The Biggest Challenge of Telepractice
If there was one area more than any other that would seem to highlight the deficiency of telepractice it would be in the arena of the relationship between the therapist and client. Research shows that a high percentage of the success in any therapy is directly proportional to the relationship between therapist and client, otherwise known as the “therapeutic alliance”.
1. The Therapeutic Alliance
According to the world-renowned psychologist, Carl Rogers, “There are three important qualities a client should look for when seeking a therapist: empathy, genuineness, and respect.” These qualities are at the core of what is known as the “therapeutic alliance,” the precious bond between the therapist and client, essential to any successful therapy.
Although Carl Rogers was speaking specifically about psychological therapy, there are certainly parallels to other types of therapy as well. After all, the success of even the most skilled and experienced telepractice therapist will be heavily impacted by the relationship with the client. What are the components of the therapeutic alliance?
Empathy is the ability of the therapist to identify with and understand the client’s situation, feelings, and motives. If the speech therapist isn’t sensing where the child is at the moment, the therapy is going nowhere fast. This, notwithstanding that the teletherapy session is of a more technical nature than psychological counseling.
Aside from empathy, the client needs to sense that the therapist’s interest is genuine. Perhaps nothing is more damaging to the clinical experience than for the client to believe that the therapist is “in it for the money” or some other ulterior motive. In any therapy, the client is exposing his/her vulnerabilities that bring discomfort. This discomfort will only be magnified by a therapist who is disingenuous.
Respect is necessary to establish the safety that is instrumental in the therapeutic alliance. It is only when the client is fully accepted, both strengths and weaknesses, that an environment has been established where transformation can hope to occur.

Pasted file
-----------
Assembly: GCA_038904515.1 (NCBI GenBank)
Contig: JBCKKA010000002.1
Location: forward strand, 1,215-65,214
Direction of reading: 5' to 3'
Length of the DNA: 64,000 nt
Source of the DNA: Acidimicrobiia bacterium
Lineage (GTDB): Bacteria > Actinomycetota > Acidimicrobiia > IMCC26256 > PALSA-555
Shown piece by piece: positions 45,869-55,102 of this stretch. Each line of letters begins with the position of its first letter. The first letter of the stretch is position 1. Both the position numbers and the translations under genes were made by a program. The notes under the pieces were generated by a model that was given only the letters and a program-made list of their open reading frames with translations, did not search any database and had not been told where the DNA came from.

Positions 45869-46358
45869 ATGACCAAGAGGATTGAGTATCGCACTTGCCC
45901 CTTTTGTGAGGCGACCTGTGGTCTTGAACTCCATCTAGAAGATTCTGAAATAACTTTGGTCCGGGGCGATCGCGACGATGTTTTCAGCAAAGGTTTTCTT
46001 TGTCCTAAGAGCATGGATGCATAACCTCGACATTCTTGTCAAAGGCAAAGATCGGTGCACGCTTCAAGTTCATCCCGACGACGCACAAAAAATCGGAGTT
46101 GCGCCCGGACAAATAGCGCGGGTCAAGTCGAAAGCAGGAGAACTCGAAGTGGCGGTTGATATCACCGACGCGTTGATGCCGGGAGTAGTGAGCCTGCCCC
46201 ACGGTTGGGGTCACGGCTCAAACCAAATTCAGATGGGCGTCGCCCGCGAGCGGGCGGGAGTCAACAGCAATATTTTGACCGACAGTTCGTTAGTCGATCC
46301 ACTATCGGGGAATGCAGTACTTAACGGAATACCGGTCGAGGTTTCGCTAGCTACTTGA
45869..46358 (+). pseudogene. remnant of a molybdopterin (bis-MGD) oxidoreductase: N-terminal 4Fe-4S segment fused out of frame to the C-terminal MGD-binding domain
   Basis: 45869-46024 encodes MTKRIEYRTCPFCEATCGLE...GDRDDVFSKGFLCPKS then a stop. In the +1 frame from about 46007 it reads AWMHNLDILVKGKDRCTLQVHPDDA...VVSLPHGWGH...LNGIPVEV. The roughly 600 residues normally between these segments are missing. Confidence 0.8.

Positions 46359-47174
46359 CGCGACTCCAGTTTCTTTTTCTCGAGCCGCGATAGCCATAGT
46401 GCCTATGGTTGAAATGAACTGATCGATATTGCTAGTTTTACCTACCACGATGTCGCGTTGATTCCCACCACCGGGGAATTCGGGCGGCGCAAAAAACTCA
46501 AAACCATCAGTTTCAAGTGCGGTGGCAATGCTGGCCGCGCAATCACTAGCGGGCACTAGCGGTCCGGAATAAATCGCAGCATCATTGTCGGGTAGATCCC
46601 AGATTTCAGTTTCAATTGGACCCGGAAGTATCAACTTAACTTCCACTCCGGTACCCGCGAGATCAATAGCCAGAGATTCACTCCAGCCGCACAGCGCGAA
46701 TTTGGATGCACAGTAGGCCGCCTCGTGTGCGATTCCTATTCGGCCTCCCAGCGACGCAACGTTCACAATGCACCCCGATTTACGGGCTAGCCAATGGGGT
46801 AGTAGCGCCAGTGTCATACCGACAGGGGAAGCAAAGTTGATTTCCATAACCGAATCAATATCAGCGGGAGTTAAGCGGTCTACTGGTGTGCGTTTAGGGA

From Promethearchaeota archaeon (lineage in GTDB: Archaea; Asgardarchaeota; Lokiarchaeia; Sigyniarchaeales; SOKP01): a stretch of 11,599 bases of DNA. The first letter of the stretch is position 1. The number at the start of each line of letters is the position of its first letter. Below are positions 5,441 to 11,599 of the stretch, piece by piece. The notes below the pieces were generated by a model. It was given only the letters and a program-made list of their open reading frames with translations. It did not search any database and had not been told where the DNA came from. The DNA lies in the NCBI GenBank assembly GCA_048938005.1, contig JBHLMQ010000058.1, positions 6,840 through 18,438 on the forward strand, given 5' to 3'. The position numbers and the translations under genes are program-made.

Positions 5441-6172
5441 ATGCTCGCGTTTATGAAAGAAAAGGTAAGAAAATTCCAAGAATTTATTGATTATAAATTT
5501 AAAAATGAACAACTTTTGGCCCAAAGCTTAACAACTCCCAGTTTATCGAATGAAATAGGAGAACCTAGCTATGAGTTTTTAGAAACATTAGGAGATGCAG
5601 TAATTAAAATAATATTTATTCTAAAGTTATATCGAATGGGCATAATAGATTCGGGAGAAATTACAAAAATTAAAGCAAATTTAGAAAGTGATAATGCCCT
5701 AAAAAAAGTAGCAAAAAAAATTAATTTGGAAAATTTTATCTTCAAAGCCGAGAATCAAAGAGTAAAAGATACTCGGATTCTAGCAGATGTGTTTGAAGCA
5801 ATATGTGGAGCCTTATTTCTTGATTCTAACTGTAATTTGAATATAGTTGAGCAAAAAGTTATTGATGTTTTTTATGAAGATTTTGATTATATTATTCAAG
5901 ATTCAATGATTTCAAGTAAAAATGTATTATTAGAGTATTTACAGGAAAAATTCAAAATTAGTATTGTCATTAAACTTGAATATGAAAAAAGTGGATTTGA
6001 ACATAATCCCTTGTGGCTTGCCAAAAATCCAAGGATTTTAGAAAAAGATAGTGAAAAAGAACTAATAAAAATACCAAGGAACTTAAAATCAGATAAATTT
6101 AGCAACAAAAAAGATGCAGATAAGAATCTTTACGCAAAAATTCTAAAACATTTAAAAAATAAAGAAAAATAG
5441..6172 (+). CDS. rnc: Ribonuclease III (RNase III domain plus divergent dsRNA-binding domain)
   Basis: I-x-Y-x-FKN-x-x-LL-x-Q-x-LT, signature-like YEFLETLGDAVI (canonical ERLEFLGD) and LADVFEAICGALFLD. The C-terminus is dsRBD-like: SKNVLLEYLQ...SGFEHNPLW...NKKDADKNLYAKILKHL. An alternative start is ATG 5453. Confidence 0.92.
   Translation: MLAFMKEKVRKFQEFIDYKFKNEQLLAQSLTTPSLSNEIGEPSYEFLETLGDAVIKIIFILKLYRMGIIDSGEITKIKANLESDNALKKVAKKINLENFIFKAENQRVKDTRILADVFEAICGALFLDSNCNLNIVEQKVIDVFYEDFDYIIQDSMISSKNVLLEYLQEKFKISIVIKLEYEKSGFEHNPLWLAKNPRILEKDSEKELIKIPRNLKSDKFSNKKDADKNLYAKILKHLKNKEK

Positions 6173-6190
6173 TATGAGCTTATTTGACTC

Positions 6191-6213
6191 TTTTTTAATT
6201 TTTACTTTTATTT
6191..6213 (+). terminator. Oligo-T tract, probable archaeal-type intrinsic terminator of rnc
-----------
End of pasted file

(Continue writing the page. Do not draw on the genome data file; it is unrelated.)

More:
While conveying empathy, warmth and respect may be more of a challenge in the telepractice venue; they cannot be avoided. And has been amply demonstrated by many a therapist, sincerity in all its forms can be conveyed through the webcam when the necessary effort is continuously made.
2. A Surprising Discovery
A study conducted by Simpson (2011) in the Shetland Islands, found that clients not only were able to develop a positive therapeutic relationship through video conferencing, but they also reported feeling as though the videoconferencing enhanced the therapeutic relationship.
According to two different clients, video conferencing “is sufficiently personal without being so personal as to be confrontational…there was good personal contact but without an invasion of personal space, and the clients in the videoconferencing condition reported being able to speak more freely and felt less self-conscious than they would if they had met with a therapist face-to-face.”
In other words, the distancing effects of video conferencing promote a sense of security helping clients feel more comfortable and less scrutinized. This consequently makes them feel more at ease. Again, although while this study was done in the psychological realm, its findings can be extended to speech therapy and telepractice as well.
3. Increasing client-therapist rapport in telepractice
While the therapeutic alliance is necessary, it is not sufficient. Another critical component of effective therapy is an excellent rapport between client and therapist. The client needs to experience the therapist as being “right there.” What then can be done to neutralize the inherent challenges germane to telepractice to maximize this rapport?
A. Active listening
Active listening is vital in all therapy, no less so in telepractice. Therapists need to pay very close attention to the words and reactions of the client. They need to assure the client that his/her voice is being heard and understood. This is critical to any success the therapist wishes to enjoy with the client.
B. Verbally engaging
Research shows that rapport increases as the therapist becomes more verbose. The more the therapist engages the client in dialogue instead of only listening, the better rapport will be. Related to this is the need to engage the client emotionally, even in speech therapy.
C. Emulating the client’s speech
When speaking with the client, the speech therapist needs to use metaphors, phrases, and words that are familiar to the client to build a strong rapport. This begins with the therapist listening carefully to the client’s language and expression, and then attempting to imitate it in the therapist’s communication. Devoid of direct eye contact and body language, this “verbal connection” is all the more crucial in telepractice.
The Bottom Line
While telepractice poses unique challenges regarding both the therapeutic alliance and therapist-client rapport, for the dedicated therapist these are hurdles that can and must be surmounted. The powerful combination of commitment, caring and wisdom will address this vital concern so that the plethora of benefits afforded by telepractice can be fully enjoyed.